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Colleges Use More Than SAT Scores When Deciding Which Students To Admit

Prosecutors' depiction of a scheme under which parents allegedly paid bribes to get their children into top colleges.
Steven Senne
Prosecutors' depiction of a scheme under which parents allegedly paid bribes to get their children into top colleges.

The federal case announced this week charging parents with buying their kids admission to top universities is shining a light on the admissions process. Every year, U.S. colleges and universities are tasked with sorting through a mountain of applications. Some of the most selective schools, like Harvard, can get upwards of 40,000. So how do officials know if the information in all of that paperwork is truthful?

Terry Cowdrey, a former acting dean of admissions at Vanderbilt University, says the key is in consistency.

"If a student had a very high SAT score on the verbal portion but then we saw consistently weak grades in English, and we read a poorly written essay," she explains, "we would likely question if that SAT score was, in fact, valid."

Cowdrey has been working in college admissions since the 1980s. She's got experience heading up admissions departments at schools like St. Lawrence University and Colby College.

Cowdrey adds while admissions processes can vary at every school, generally officials can tell if student is telling the truth about test scores, or even extracurricular activities, because the different parts of their application will reinforce each other.

"If a student indicates they're involved in certain activities that's also mentioned in a letter of recommendation, or it's something that's in conversation when an admissions counselor meets a student," adds Cowdrey.

A sentiment echoed by former Yale assistant admissions director Ed Boland.

"What often raises a red flag is when you feel like you're getting a sense of a different student from different sources," he says.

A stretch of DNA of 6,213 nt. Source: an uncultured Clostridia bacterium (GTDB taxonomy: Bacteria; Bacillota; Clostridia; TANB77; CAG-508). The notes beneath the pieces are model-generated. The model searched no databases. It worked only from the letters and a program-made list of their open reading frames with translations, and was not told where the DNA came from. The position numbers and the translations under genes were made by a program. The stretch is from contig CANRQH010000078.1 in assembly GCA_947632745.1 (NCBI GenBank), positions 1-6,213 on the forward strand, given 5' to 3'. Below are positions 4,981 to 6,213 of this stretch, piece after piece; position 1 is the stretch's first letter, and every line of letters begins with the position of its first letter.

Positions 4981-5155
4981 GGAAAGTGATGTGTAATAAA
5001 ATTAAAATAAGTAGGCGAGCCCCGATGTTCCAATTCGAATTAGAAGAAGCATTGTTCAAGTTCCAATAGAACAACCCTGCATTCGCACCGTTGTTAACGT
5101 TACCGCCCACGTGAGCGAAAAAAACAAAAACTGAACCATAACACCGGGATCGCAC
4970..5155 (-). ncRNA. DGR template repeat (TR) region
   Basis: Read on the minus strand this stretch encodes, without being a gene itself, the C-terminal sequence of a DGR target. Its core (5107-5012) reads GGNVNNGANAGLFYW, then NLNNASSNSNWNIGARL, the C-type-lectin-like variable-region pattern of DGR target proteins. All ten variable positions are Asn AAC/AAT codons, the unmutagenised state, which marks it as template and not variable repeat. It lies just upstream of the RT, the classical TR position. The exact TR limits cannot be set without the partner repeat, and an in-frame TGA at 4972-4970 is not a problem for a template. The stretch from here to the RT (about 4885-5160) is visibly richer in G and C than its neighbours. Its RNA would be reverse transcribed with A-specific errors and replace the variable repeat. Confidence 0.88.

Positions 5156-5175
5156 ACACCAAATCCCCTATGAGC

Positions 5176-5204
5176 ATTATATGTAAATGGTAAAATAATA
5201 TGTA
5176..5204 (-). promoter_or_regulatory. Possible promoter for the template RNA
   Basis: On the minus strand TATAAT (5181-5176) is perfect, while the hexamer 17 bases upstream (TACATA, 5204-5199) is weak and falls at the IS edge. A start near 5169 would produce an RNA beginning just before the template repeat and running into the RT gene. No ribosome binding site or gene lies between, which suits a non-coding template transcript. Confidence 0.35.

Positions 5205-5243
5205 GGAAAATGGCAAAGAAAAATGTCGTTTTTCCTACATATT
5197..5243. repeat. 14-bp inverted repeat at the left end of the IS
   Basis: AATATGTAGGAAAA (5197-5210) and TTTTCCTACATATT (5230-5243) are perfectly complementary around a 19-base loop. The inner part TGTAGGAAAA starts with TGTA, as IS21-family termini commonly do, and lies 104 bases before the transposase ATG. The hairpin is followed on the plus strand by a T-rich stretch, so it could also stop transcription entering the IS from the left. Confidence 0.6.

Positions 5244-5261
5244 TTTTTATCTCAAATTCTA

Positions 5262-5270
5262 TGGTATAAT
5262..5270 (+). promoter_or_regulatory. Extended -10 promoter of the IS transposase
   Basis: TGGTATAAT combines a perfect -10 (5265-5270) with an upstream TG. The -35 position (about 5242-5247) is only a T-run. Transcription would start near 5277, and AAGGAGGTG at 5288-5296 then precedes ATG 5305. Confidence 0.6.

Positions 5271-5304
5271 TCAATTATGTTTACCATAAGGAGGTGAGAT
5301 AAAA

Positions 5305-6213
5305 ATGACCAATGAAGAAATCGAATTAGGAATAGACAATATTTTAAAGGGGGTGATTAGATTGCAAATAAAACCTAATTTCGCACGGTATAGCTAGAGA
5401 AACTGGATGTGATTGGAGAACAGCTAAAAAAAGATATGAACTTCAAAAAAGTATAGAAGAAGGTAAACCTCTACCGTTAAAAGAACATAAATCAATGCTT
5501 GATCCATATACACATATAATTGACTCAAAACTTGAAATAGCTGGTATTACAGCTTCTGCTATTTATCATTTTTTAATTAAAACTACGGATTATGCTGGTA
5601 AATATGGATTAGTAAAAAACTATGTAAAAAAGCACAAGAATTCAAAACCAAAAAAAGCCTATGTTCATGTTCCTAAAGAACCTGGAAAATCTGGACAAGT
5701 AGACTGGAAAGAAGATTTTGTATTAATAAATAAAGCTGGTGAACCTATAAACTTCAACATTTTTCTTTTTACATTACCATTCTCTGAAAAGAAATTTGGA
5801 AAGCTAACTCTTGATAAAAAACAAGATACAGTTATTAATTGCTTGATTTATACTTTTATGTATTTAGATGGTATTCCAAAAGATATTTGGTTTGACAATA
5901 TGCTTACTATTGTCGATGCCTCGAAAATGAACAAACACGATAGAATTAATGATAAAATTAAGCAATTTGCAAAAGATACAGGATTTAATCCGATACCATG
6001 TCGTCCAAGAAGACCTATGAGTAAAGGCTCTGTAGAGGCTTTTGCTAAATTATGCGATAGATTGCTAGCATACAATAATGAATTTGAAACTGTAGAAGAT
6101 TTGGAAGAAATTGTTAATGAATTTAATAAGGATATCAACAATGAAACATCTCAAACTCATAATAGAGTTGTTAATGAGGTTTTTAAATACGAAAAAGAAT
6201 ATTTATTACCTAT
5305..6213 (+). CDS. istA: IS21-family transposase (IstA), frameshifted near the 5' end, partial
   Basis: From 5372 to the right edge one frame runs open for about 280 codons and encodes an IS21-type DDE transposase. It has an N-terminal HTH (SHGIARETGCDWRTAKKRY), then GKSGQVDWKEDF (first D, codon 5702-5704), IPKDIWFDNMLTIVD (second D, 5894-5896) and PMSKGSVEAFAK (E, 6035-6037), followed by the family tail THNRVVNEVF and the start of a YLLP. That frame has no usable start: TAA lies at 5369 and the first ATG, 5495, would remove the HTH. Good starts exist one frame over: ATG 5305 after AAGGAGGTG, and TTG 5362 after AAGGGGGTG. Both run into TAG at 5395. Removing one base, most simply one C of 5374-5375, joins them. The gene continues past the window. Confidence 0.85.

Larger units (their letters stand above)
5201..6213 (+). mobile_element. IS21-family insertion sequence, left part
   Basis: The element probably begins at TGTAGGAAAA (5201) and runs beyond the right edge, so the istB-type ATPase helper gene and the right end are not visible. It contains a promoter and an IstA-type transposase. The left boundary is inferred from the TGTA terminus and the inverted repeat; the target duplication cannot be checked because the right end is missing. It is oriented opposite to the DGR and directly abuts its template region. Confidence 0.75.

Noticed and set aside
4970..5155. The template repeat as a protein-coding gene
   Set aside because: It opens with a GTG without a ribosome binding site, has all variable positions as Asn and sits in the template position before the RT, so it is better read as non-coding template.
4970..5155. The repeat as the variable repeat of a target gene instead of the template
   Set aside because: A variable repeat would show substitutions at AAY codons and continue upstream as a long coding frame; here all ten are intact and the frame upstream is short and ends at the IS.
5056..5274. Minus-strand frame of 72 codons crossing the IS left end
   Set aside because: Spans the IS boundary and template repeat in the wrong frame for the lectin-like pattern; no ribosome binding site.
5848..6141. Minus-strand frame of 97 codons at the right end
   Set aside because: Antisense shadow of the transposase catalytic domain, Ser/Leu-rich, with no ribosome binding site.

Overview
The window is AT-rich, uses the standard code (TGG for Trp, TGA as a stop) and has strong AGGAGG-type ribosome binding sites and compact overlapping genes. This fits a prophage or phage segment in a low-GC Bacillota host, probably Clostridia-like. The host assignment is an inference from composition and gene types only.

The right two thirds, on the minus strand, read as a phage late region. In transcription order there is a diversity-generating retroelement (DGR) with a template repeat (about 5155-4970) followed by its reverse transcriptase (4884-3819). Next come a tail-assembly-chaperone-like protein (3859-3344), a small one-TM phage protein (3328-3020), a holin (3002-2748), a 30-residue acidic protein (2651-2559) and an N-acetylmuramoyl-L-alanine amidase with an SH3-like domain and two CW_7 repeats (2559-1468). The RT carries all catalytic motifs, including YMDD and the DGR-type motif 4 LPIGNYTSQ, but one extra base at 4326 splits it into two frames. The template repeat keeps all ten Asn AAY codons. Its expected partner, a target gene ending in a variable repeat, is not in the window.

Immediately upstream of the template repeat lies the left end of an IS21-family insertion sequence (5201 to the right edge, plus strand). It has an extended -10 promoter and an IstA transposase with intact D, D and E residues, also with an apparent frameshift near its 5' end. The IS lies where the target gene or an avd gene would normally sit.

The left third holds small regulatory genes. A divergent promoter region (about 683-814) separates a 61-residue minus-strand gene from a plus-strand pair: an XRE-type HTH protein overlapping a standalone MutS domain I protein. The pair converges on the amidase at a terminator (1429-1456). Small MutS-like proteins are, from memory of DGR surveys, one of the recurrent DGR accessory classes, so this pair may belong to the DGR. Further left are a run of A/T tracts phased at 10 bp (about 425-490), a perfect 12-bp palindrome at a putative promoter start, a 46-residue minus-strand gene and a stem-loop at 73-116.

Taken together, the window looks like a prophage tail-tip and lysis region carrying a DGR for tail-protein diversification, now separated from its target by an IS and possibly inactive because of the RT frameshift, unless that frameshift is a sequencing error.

Boland explains those red flags are cues to the admissions office to dig deeper, meaning a phone call to a school guidance counselor may be in order. Boland and Cowdrey add that, in their experience, most applications get reviewed by several sets of eyes before getting an official acceptance.

So what about rooting out fraud on the consumer side? Brooke Daly, with the Higher Education Consultants Association, says most private admissions consultants are members of a professional association like hers and bound by a strict code of ethics. She says it operates through whistleblower system and an anonymous tip line.

"It was developed so that, in the industry of independent educational consulting, we can differentiate ourselves," Daly explains. "We are operating ethically and we are doing good work with our students."

Daly adds the code is constantly reviewed by group leaders so that as times change, so do the policies.

Copyright 2020 WBUR. To see more, visit WBUR.

Carrie began reporting from New Mexico in 2011, following environmental news, education and Native American issues. She’s worked with NPR’s Morning Edition, PRI’s The World, National Native News, and The Takeaway.
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